552 Simon Peter holds the first place in the college of the Twelve; Jesus entrusted a unique mission to him. Through a revelation from the Father, Peter had confessed: "You are the Christ, the Son of the living God." Our Lord then declared to him: "You are Peter, and on this rock I will build my Church, and the gates of Hades will not prevail against it." Christ, the living Stone, thus assures his Church, built on Peter, of victory over the powers of death. Because of the faith he confessed Peter will remain the unshakable rock of the Church. His mission will be to keep this faith from every lapse and to strengthen his brothers in it.
Regarding the Catholic interpretation of Matthew 16:18-19, Jaroslav Pelikan writes, "As Roman Catholic scholars now concede, the ancient Christian father Cyprian used it to prove the authority of the bishop—not merely of the Roman bishop, but of every bishop," referring to Maurice Bevenot's work on St. Cyprian.
Eastern Catholics agree with the above, but also consider Peter to be representative of all bishops. In this, they represent a middle-ground between the Catholic position and that of the Eastern Orthodox in the next section.
Though among the Twelve Peter is predominant in the first chapters of Acts of the Apostles, James "the brother of the Lord" is shown to be a leader in his own right in later chapters, indeed he is commonly considered the first Bishop of Jerusalem. Some assume James outranks Peter because he speaks last in the Council of Jerusalem and suggests the final ruling (concerning Gentile converts and Jewish practices such as circumcision) agreed upon by all, and because Paul mentions him before Peter and John when he calls them "pillars of the church" in Jerusalem. James was indeed the first bishop or patriarch of Jerusalem according to tradition. However, Catholics believe the bishop of Jerusalem was not by that fact the head of the Christian church, since the leadership rested in Peter as the "Rock" and "Chief Shepherd". It is believed Peter entrusted the Jerusalem community to James when he was forced to leave Jerusalem due to Herod Agrippa's persecution.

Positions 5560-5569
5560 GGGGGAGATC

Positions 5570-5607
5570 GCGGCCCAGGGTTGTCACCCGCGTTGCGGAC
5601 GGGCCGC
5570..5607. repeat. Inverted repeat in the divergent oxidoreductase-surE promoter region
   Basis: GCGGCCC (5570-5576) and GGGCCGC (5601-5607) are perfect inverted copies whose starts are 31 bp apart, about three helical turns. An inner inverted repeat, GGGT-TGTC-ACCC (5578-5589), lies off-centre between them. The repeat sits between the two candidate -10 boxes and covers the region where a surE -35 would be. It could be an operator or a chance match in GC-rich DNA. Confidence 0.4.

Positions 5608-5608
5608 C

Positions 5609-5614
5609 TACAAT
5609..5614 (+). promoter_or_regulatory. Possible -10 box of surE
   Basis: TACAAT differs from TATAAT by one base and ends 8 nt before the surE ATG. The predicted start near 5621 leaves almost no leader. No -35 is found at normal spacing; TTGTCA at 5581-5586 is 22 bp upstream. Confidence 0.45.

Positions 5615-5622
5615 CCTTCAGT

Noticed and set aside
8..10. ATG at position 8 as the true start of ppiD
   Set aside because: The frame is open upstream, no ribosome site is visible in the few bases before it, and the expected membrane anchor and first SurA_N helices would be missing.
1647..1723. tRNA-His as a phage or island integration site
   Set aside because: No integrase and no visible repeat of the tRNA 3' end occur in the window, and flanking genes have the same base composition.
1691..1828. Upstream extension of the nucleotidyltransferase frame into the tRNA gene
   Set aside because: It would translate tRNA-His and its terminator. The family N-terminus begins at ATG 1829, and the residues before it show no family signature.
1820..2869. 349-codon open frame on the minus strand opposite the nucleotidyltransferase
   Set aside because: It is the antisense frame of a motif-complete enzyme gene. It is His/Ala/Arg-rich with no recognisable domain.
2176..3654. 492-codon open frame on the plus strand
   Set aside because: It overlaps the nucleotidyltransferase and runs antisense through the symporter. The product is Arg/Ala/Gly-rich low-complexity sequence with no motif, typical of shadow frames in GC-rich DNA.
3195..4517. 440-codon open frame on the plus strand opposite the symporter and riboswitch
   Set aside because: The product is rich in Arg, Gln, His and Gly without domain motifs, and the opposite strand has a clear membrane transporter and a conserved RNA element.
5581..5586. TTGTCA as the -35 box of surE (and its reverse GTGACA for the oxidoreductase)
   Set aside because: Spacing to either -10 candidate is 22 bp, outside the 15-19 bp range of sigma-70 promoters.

For Catholics, the fact that the new name for Simon is Peter is in fact itself very significant. In the Old Testament God is frequently referred to as a Rock or stone. Jesus refers to himself as the cornerstone. The Book of Daniel contains a prophecy that a Rock or stone from the mountain of God (heaven) will come down to earth and destroy the pagan kings. The rock will then grow itself until it covers the entire earth. Protestants consider this prophecy to allude to the end times but Catholics consider the prophecy to refer specifically to Jesus as the Rock from Heaven. Further, Catholics see the fact that the Rock does not leave but stays to until it covers the entire earth to mean that the Church, built of the Rock of Peter, is the body of Christ, the Rock from Heaven, and that the Rock will eventually cover the entire Earth which is why the term Catholic (universal or worldwide) is the most common designation for the Catholic Church.